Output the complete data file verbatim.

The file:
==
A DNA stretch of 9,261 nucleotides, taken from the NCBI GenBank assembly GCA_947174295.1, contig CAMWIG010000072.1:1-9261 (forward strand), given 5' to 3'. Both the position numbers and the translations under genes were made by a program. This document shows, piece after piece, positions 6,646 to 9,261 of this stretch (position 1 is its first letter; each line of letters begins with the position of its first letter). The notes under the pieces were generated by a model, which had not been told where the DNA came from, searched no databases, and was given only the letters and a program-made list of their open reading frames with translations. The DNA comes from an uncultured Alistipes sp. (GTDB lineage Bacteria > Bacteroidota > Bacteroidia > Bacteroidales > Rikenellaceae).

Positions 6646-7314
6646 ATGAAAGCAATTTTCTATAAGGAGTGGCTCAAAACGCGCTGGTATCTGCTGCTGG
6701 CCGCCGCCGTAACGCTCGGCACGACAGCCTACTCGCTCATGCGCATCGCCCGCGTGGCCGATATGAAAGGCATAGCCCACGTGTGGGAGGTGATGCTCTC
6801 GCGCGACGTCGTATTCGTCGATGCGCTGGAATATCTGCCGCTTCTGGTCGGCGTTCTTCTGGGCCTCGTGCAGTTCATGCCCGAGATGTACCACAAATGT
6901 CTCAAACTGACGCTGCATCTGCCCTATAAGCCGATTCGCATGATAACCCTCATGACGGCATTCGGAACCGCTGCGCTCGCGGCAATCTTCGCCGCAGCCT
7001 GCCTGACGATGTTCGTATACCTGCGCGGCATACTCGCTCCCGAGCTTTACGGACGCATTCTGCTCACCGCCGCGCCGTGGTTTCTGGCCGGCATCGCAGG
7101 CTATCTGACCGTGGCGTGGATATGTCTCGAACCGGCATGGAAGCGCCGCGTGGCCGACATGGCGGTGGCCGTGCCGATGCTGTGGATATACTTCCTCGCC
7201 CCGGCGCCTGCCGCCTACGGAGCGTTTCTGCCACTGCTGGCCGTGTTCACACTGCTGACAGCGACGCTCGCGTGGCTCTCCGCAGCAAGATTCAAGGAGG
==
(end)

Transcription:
A DNA stretch of 9,261 nucleotides, taken from the NCBI GenBank assembly GCA_947174295.1, contig CAMWIG010000072.1:1-9261 (forward strand), given 5' to 3'. Both the position numbers and the translations under genes were made by a program. This document shows, piece after piece, positions 6,646 to 9,261 of this stretch (position 1 is its first letter; each line of letters begins with the position of its first letter). The notes under the pieces were generated by a model, which had not been told where the DNA came from, searched no databases, and was given only the letters and a program-made list of their open reading frames with translations. The DNA comes from an uncultured Alistipes sp. (GTDB lineage Bacteria > Bacteroidota > Bacteroidia > Bacteroidales > Rikenellaceae).

Positions 6646-7314
6646 ATGAAAGCAATTTTCTATAAGGAGTGGCTCAAAACGCGCTGGTATCTGCTGCTGG
6701 CCGCCGCCGTAACGCTCGGCACGACAGCCTACTCGCTCATGCGCATCGCCCGCGTGGCCGATATGAAAGGCATAGCCCACGTGTGGGAGGTGATGCTCTC
6801 GCGCGACGTCGTATTCGTCGATGCGCTGGAATATCTGCCGCTTCTGGTCGGCGTTCTTCTGGGCCTCGTGCAGTTCATGCCCGAGATGTACCACAAATGT
6901 CTCAAACTGACGCTGCATCTGCCCTATAAGCCGATTCGCATGATAACCCTCATGACGGCATTCGGAACCGCTGCGCTCGCGGCAATCTTCGCCGCAGCCT
7001 GCCTGACGATGTTCGTATACCTGCGCGGCATACTCGCTCCCGAGCTTTACGGACGCATTCTGCTCACCGCCGCGCCGTGGTTTCTGGCCGGCATCGCAGG
7101 CTATCTGACCGTGGCGTGGATATGTCTCGAACCGGCATGGAAGCGCCGCGTGGCCGACATGGCGGTGGCCGTGCCGATGCTGTGGATATACTTCCTCGCC
7201 CCGGCGCCTGCCGCCTACGGAGCGTTTCTGCCACTGCTGGCCGTGTTCACACTGCTGACAGCGACGCTCGCGTGGCTCTCCGCAGCAAGATTCAAGGAGG